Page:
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'Modern Family' Writer Reveals Emotional Backstory of 'Historic' Gay Marriage Proposal (Exclusive)

"I teared up writing it," says Jeffrey Richman of the landmark same-sex engagement in the season premiere of the Emmy-winning comedy. "I really hope it's as moving to other people as it is to me."

Modern Family Jeffrey Richman - H 2013
"Modern Family" (Inset: Jeffrey Richman)

The fifth-season premiere of ABC's Modern Family featured a marriage proposal that wouldn't have been possible only months ago. But in the wake of the U.S. Supreme Court's June decision allowing same-sex marriage in California, producers of the Emmy-winning comedy knew the time was right for its gay couple, Mitchell (Jesse Tyler Ferguson) and Cameron (Eric Stonestreet), to take the plunge. Here, Jeffrey Richman -- one of the 20th Television-produced comedy's two openly gay writer-producers -- reveals to The Hollywood Reporter's Lacey Rose in his own words the emotional process of writing Wednesday night's landmark episode …

We hadn't really talked about Mitch and Cam getting married until DOMA and Prop 8 came onto our radar when we got back to work in the middle of May. We don't usually do California-centric stories -- and while we don't really identify where the characters live, we knew we weren't going to send them to another state to get married and they weren't going to have a fake commitment ceremony. We'd avoided that for four seasons. Mitch and Cam have been in a relationship for eight years, they already are a family and they have a daughter, so there needed to be a reason for them to get married. This became the "why now."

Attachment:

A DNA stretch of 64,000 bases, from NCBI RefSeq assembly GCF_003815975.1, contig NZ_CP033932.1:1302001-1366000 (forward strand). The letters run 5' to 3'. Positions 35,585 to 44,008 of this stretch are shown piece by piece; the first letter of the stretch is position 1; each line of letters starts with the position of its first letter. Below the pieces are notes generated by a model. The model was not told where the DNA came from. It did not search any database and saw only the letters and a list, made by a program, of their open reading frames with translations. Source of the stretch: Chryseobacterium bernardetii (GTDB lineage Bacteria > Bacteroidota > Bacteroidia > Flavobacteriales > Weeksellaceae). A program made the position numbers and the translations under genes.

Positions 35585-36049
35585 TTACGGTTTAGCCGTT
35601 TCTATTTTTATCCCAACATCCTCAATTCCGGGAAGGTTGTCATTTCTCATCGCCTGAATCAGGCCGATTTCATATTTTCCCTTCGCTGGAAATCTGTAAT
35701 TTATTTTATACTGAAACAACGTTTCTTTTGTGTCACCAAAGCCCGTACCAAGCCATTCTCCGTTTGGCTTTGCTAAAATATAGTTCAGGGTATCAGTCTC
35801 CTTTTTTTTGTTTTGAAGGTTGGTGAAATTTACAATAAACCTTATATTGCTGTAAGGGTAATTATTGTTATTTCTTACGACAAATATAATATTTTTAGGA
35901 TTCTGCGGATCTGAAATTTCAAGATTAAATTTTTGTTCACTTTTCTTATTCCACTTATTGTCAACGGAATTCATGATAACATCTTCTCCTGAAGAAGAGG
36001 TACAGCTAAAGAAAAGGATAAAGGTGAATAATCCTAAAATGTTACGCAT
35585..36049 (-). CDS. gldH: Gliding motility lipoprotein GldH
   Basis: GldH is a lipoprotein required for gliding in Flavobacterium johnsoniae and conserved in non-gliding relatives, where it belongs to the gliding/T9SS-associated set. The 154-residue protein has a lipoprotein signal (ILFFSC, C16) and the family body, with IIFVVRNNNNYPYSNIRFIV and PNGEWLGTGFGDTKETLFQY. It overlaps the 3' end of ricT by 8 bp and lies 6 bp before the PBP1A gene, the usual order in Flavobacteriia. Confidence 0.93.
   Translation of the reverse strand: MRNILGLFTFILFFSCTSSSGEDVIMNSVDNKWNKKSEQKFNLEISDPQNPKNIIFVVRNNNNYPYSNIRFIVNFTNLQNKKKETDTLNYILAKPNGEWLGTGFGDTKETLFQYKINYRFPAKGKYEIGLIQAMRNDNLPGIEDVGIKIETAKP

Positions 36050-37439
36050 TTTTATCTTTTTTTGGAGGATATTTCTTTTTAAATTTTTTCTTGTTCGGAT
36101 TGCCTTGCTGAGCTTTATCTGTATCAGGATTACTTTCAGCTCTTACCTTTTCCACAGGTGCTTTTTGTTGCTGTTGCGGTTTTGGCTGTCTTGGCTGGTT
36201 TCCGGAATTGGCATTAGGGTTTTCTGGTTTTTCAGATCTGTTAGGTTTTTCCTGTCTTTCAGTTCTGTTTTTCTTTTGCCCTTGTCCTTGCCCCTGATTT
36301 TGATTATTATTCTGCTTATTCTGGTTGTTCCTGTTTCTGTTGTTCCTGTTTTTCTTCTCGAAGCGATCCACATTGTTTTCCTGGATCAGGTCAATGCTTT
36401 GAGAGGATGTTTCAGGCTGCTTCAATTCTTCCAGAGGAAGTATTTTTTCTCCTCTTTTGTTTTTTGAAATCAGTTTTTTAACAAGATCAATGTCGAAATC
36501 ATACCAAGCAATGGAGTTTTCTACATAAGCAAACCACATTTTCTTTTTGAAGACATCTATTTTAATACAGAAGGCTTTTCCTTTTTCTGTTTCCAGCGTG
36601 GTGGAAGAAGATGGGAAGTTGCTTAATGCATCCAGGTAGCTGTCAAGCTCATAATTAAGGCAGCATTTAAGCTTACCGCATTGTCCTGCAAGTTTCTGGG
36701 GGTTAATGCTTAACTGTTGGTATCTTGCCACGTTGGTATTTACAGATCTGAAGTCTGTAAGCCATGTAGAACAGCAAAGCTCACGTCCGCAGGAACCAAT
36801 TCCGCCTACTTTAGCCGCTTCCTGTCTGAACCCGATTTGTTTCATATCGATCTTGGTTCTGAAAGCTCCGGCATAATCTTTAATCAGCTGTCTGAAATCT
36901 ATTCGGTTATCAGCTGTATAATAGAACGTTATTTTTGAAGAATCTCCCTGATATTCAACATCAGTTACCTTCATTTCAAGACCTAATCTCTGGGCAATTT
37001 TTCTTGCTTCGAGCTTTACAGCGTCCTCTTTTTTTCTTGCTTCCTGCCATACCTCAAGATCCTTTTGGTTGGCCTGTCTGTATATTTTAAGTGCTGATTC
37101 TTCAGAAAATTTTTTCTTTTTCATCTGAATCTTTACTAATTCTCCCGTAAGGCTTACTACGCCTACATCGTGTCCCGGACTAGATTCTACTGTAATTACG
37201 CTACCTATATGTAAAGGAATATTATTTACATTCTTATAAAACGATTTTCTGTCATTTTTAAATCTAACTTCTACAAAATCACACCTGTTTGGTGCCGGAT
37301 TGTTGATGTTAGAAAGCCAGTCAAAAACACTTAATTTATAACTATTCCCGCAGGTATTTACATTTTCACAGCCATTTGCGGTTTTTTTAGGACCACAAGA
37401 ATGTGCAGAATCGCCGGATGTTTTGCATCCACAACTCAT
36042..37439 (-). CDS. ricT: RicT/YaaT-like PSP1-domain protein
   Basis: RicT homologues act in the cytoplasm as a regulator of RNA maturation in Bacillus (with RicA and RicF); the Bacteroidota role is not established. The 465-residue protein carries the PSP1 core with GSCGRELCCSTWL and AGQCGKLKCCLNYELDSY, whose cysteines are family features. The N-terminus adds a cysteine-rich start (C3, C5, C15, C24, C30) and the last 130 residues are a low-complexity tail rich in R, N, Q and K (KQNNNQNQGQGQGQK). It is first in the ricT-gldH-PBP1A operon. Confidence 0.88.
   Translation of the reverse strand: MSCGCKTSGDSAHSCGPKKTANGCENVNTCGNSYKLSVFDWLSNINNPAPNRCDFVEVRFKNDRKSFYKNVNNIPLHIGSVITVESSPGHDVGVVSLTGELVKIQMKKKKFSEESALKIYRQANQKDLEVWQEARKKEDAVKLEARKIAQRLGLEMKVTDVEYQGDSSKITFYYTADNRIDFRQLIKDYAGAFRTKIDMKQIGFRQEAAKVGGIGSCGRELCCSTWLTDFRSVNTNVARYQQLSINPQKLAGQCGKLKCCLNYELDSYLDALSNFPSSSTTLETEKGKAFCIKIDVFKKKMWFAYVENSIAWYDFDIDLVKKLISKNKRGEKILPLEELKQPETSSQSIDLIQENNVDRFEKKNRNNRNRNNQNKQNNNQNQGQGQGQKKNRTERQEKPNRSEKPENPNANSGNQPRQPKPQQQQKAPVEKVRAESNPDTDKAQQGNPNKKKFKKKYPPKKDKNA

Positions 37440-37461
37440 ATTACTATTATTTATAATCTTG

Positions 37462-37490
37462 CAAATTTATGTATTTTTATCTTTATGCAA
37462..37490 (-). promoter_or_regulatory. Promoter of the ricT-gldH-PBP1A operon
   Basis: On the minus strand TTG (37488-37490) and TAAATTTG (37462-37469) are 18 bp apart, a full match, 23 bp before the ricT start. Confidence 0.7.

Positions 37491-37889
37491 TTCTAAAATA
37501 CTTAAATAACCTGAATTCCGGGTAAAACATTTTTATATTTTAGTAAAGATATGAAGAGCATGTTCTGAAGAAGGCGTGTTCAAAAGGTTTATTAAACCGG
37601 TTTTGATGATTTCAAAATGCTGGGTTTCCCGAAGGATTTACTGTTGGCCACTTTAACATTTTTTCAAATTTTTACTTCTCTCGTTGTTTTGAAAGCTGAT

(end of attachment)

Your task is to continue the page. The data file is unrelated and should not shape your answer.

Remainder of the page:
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When it actually looked like [same-sex marriage] might become legal, it seemed like we could really make something of that. Then it sort of gathered momentum because it wouldn't just be a one-off story. It would give us episodes leading up to a wedding, and we're so hungry for stories. You could see a bachelor party, you could see a party planner, you could see so many things. We spent a lot of time and energy breaking the first story and arcing out potential other stories and then trying to find out, by whatever means we could, how close to being real this was. We were very ahead of ourselves and so enamored by the story arc and the idea that we went way out on a limb.

By the time it happened, June 26, we knew this was going to be the season premiere and there were two or three more episodes that had been broken that involved a wedding. There was no backup plan. When it finally [was settled by the Supreme Court], I was more happy as a writer, and then I remembered, "Oh yeah, I can get married." I was in London at the time, but I remember it was such a relief. If it had gone the other way, it would have meant a lot of work.

I remember we all got back to work in May and started to talk about that first episode. We usually work in two separate rooms, but that first week we were all together. I remember we talked a lot about how a proposal would work because even Abraham Higginbotham and I, the two openly gay writers in the room, didn't know. Does someone propose or does that make it a gender stereotype? And if it's OK, which one proposes? After a lot of discussion, we came up with this story where we'd have them on two separate tracks to propose to each other.